Norms Commentary Project UN GGE

In June 2016, Leiden University’s The Hague Program for Cyber Norms, a research platform to investigate the development and implementation of law and policy applicable to uses of ICT, launched a global open consultation on how to implement the UN Group of Governmental Experts’ (UN GGE) recommendations on responsible State behaviour in cyberspace.

Partner in these consultations was the ICT4Peace Foundation [link:], a policy and action-oriented international foundation whose purpose is to save lives and protect human dignity through Information and Communication Technology. Promoting cybersecurity and a peaceful cyberspace through international negotiations with governments, companies and non-state actors is part of their work.

Consultations as to how to best understand and implement the proposed norms in the UN GGE 2015 report [link:] were conducted throughout the summer. We invited recommendations, comments, and guidance from academia, civil society, the corporate world as well as public administration – we invited views on whether the proposed norms can be considered distinct, relevant and justified, further recommendations on responsible behaviour in international cyber security, and advice on what reference materials, such as national and international documents, academic and expert literature, could be considered when implementing the proposed norms.

In creating the commentary and implementation guidelines on the UN GGE 2015 report’s proposed norms, editorial working groups were formed for each of these norms. In addition to comments and contributions, people were also invited to participate in one or several of these working groups.

The full commentary and guidelines were published in April 2018 as part of UNODA’s Civil Society and Disarmament series. The report can be downloaded (freely accessible) from UNODA’s website here.


For two decades, negotiations of a possible cyber security framework have been discussed behind closed doors under the auspices of the UN Disarmament and International Security Committee. Five consecutive Groups of Governmental Experts (UN GGE) on Developments in the Field of Information and Telecommunications in the Context of International Security have worked to settle standards of responsibleState behaviour in cyberspace, amidst strategic contestation in and around the cyber domain. The UN GGE is the only existing intergovernmental expert format to discuss and make recommendations about ways to mitigate international peace and security threats that results from State development and uses of information and communication technologies (ICTs).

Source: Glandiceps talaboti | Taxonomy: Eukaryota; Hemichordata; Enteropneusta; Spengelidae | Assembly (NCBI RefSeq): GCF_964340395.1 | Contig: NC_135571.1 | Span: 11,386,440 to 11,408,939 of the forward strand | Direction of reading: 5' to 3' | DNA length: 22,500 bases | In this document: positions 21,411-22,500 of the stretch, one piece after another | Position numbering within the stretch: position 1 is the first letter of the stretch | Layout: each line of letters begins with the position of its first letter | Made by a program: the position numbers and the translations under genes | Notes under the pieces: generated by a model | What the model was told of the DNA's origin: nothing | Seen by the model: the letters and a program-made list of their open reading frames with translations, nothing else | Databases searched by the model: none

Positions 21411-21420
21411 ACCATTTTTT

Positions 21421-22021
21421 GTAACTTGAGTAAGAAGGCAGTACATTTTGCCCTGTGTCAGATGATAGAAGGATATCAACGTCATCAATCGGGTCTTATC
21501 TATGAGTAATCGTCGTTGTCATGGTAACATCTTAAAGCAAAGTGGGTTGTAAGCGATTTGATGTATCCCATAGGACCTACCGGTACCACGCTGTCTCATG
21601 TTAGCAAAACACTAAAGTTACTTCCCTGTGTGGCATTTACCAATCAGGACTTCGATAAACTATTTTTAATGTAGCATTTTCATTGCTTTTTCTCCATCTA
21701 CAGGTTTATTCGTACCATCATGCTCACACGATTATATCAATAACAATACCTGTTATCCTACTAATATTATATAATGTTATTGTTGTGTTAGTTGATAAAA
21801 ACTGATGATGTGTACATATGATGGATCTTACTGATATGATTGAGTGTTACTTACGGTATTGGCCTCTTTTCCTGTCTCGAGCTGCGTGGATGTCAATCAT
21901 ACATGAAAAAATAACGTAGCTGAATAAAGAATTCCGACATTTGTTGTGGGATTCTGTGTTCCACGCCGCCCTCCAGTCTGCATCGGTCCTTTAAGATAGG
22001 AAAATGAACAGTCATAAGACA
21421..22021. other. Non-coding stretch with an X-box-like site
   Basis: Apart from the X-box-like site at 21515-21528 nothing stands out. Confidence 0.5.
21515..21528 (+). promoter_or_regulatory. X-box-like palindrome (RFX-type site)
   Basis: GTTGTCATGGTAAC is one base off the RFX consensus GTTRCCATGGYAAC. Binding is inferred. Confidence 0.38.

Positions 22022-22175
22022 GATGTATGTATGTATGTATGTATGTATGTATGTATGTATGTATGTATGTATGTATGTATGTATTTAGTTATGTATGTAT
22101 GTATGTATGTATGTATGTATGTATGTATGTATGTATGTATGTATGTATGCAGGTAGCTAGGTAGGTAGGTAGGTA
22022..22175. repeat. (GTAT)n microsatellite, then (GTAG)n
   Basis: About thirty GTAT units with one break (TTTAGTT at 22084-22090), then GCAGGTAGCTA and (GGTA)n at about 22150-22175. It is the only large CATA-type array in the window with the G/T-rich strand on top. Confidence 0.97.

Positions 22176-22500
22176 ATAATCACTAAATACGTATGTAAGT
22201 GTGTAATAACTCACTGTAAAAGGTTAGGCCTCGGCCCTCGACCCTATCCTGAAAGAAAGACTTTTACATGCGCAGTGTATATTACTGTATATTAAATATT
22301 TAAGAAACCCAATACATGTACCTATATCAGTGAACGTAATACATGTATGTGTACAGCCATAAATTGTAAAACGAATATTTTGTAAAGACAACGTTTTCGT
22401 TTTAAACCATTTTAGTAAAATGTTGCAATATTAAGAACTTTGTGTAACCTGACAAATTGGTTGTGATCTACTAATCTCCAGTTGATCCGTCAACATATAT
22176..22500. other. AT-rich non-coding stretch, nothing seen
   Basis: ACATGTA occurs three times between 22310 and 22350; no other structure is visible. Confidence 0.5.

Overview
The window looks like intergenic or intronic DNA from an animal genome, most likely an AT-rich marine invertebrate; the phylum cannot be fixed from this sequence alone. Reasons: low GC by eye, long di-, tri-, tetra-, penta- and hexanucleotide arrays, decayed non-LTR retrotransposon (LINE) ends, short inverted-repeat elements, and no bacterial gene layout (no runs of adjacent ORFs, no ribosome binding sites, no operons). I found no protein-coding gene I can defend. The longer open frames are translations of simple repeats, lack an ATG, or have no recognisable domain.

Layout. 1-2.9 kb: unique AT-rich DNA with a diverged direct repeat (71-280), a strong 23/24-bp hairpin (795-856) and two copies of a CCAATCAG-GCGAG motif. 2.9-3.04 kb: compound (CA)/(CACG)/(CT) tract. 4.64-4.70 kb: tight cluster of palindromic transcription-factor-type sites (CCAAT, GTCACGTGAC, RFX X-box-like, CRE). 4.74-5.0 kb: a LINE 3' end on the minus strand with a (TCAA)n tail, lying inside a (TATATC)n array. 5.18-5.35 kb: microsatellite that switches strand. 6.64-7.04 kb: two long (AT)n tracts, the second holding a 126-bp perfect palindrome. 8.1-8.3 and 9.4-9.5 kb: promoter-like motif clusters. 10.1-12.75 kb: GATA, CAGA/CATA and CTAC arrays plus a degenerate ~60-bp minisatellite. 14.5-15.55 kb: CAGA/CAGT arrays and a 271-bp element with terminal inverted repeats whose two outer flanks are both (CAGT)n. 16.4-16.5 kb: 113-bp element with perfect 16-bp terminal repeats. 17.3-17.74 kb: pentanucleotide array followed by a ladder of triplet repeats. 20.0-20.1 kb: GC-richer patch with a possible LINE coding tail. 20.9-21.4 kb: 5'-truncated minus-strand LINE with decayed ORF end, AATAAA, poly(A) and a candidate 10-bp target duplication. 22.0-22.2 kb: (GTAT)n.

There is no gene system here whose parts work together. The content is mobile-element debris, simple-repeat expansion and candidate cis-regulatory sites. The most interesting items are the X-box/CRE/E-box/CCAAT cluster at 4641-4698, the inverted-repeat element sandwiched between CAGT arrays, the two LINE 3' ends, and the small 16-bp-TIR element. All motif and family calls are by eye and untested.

The 2015 UN GGE report (U.N. Doc. A/70/174, July 22, 2015 [link:]) proposes 11 voluntary non-binding norms on responsible State behaviour, related to cooperation, mutual assistance, information exchange, respect for Human Rights, integrity of the supply chain, and critical infrastructure protection (para 13). The UN General Assembly subsequently called upon Member States to “be guided in their use of information and communications technologies by the 2015 report of the Group of Governmental Experts”, by adopting resolution A/RES/70/237 [link:] in December 2015.

In June of this year, the fifth consecutive UN GGE concluded its negotiations without producing a consensus report. In the absence of such a report to offer guidelines on the implementation of the proposed norms contained in the 2015 report, we aimed to support the UN GGE’s work by conducting these open consultations in order to produce a commentary with implementation guidelines that includes a wide variety of relevant views.

Working Groups

General normative considerations

Lead: Dr. Eneken Tikk, Senior Fellow, Institute of Security and Global Affairs, Leiden University

Norm (a) Cooperation

Lead: Zine Homburger, PhD Candidate, Institute of Security and Global Affairs, LeidenUniversity

Norm (b) Consequences

Lead: Dr. Mika Kerttunen, Docent, Finnish National Defence University; Director of Studies, Cyber Policy Institute

Norms (c) and (f) Internationally Wrongful Acts

Lead: Liisi Adamson, PhD Candidate, Institute of Security and Global Affairs, Leiden University

Norm (d) Exchange of Information

Lead: Dr. Els De Busser, Assistant Professor, Institute of Security and Global Affairs, Leiden University

Norm (e) Human Rights

Lead: Dr. Barrie Sander, Visiting Scholar, FGV Direito Rio; Visiting Fellow, Institute of Security and Global Affairs, Leiden University

Norms (g) and (h) Critical Infrastructure Protection